I had lunch this weekend with a friend from Norwalk, Connecticut, who told me about the essay help her daughter had gotten from a high school teacher. The teacher asked her students to be very creative with their ideas, and my friend’s daughter wrote about a dream to fly in hot air balloons. My friend said the essay was good; it was interesting, filled with ideas and a good sense of self, and was, indeed, very creative. But it wasn’t a good submission for their daughter. Why? Because this young lady was applying to a physician assistant’s program, and her parents felt she needed to show that her goals matched the goals of the school. They were right.
If this young lady were an aspiring writer or pursuing another form of the arts, a creative essay on balloon flight might have served her well. But for her, the essay didn’t achieve an important purpose.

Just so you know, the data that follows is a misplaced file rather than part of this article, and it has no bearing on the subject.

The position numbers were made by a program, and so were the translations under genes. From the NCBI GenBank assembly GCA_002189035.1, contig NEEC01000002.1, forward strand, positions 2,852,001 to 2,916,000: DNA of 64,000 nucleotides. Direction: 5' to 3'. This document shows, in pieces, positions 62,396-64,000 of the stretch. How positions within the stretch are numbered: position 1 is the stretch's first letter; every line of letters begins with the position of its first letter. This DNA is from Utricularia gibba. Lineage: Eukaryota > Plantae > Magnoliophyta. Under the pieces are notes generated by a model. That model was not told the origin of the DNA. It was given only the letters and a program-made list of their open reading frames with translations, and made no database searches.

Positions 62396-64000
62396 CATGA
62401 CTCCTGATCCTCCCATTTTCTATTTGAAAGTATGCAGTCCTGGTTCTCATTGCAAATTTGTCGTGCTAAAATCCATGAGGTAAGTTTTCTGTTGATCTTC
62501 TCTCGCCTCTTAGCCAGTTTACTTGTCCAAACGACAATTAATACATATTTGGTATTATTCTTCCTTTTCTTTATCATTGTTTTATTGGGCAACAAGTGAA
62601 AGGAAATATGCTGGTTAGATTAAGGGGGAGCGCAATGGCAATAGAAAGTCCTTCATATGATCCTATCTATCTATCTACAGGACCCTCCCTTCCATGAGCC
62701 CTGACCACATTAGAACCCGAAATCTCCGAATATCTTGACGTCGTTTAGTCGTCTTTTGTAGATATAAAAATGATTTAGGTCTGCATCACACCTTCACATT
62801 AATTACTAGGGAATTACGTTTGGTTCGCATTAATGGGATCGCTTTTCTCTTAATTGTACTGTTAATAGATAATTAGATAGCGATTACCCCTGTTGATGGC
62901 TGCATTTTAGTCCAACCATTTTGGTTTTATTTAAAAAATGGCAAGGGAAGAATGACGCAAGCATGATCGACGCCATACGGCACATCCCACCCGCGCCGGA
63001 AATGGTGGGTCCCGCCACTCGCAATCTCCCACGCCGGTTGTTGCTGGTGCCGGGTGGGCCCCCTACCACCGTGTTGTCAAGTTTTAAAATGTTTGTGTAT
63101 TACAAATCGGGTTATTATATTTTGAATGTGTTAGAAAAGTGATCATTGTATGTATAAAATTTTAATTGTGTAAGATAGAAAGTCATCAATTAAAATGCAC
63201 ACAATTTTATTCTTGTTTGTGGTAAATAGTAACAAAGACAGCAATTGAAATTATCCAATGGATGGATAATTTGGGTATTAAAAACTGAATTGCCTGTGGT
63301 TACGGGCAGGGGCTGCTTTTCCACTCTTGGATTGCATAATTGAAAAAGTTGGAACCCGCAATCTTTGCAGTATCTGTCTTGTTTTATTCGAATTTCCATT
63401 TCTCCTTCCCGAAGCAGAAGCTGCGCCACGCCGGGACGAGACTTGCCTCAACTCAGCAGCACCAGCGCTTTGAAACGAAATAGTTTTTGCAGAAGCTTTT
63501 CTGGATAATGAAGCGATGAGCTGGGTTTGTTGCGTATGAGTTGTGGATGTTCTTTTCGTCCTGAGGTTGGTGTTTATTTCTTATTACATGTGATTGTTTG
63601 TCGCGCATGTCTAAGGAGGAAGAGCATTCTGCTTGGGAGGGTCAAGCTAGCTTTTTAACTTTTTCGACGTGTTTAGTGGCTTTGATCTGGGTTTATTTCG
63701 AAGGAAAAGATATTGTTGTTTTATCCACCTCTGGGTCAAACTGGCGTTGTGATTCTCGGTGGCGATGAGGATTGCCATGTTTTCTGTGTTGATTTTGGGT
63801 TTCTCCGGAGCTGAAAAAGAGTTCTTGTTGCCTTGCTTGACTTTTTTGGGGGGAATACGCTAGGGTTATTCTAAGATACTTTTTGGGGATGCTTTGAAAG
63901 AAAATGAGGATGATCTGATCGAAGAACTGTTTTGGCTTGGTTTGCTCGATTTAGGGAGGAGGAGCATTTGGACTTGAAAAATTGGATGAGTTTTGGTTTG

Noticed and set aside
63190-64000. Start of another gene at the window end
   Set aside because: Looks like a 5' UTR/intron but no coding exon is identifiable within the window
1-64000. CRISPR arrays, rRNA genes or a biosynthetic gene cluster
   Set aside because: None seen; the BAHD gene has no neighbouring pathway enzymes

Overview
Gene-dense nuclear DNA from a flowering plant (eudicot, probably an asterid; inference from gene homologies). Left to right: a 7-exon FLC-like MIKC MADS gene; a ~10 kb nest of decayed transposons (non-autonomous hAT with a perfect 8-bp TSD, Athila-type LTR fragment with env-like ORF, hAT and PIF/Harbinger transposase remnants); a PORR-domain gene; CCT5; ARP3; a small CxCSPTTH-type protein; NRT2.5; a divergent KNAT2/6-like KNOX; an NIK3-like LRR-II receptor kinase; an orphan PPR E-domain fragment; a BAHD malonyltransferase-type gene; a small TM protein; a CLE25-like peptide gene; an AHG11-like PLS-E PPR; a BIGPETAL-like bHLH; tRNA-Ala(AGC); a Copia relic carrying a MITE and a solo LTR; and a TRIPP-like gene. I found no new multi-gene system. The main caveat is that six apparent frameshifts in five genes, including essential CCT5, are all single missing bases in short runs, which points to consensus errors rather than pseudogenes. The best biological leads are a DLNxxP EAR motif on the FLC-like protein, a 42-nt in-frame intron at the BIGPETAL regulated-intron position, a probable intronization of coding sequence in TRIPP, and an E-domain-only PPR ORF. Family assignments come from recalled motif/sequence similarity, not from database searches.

Colleges want to see that you can write creatively about your goals and aspirations. But colleges also want to see that you understand who THEY are. Do you understand their educational philosophy? Can you show them how you’ll fit in and make a positive contribution to their school? Are you a match?
Given the program she wanted to attend, this young lady hadn’t done that. She needed to make a change.
So my friend’s daughter wrote a different essay, discussing the influences in her life that led her to want to care for others. She was creative, but she also found ways to show the college that she was a good match for their program. It was a good essay choice. This year, her mother told me, she’s starting their physician assistant’s program.